Progress in treatment of HIV with a limited budget
ANRS (French National Agency for AIDS Research) lead research to find the efficiency of dual therapy for HIV-positive patients with several mutations. Three sub-Saharan countries were studied: Senegal, Burkina-Faso, and Cameroon. Lamivudine and protease inhibitor were meant under the dual-therapy as a second-line treatment.
WHO highly recommend second-line treatment for countries with limited resources. There are two possible ways of second-line treatment — monotherapy and combination of two drugs. Monotherapy shows satisfactory results, but it is quite dangerous to use it in resource-limited countries, where the patients have no access to regular virological monitoring. The second way is a combination of lamivudine and protease inhibitor — it is efficient and affordable for a country with a limited budget.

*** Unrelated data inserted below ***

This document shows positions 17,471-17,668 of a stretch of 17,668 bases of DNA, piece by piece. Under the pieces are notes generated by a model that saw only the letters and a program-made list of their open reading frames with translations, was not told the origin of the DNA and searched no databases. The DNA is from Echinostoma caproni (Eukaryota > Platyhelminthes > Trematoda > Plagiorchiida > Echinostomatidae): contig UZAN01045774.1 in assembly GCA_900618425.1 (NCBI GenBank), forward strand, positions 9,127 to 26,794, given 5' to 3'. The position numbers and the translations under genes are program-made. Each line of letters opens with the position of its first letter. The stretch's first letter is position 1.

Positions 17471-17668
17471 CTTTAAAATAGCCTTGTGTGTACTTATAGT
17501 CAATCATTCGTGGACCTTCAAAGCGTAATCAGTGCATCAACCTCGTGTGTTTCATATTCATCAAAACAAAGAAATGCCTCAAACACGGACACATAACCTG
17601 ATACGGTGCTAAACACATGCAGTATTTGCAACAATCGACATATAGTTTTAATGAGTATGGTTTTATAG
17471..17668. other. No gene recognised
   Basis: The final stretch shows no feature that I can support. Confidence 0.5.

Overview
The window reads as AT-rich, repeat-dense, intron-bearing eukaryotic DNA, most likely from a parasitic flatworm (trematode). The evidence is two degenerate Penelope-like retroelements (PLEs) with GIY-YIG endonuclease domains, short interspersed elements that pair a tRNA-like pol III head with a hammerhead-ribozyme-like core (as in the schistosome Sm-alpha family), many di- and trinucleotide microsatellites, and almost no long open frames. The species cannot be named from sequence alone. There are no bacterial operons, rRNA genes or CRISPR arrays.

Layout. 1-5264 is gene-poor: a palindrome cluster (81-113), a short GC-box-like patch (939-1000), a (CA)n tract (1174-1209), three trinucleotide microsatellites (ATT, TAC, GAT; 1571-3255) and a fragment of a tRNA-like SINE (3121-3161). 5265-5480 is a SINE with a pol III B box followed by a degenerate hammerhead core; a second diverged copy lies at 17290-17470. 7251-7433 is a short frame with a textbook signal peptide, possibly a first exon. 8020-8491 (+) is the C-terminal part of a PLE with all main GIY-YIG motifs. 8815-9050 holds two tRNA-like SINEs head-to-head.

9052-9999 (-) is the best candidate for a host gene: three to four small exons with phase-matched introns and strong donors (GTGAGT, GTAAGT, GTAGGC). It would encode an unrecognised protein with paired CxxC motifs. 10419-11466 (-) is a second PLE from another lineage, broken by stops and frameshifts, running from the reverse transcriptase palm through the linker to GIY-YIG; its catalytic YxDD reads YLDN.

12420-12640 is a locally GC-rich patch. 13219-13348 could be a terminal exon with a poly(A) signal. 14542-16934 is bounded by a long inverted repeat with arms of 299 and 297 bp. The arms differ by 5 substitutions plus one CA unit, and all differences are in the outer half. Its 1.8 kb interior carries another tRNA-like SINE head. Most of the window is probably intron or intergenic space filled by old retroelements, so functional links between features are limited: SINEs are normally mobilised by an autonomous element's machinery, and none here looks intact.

ANRS 12286 MOBIDIP studied 265 patients (divided into two groups) with the viral load of 200 copies/mL in Senegal, Burkina-Faso, and Cameroon for 96 weeks. The first group received boosted protease inhibitor (BPI) as a monotherapy for 48 weeks; then the monotherapy was interrupted and changed on triple drug therapy. Patients of the first group received a triple drug therapy until the end of the research. The second group received a combination of BPI and lamivudine all the 96 weeks of the study.
The increase of CD4 cells-level was higher in the group of monotherapy. Both of treatment ways were well-tolerated by the patients. ANRS 12 286 MOBIDIP research shows that dual therapy can be successfully used in budget-limited countries.
All the results of ANRS 12286 MOBIDIP research were published yesterday in the Lancet journal.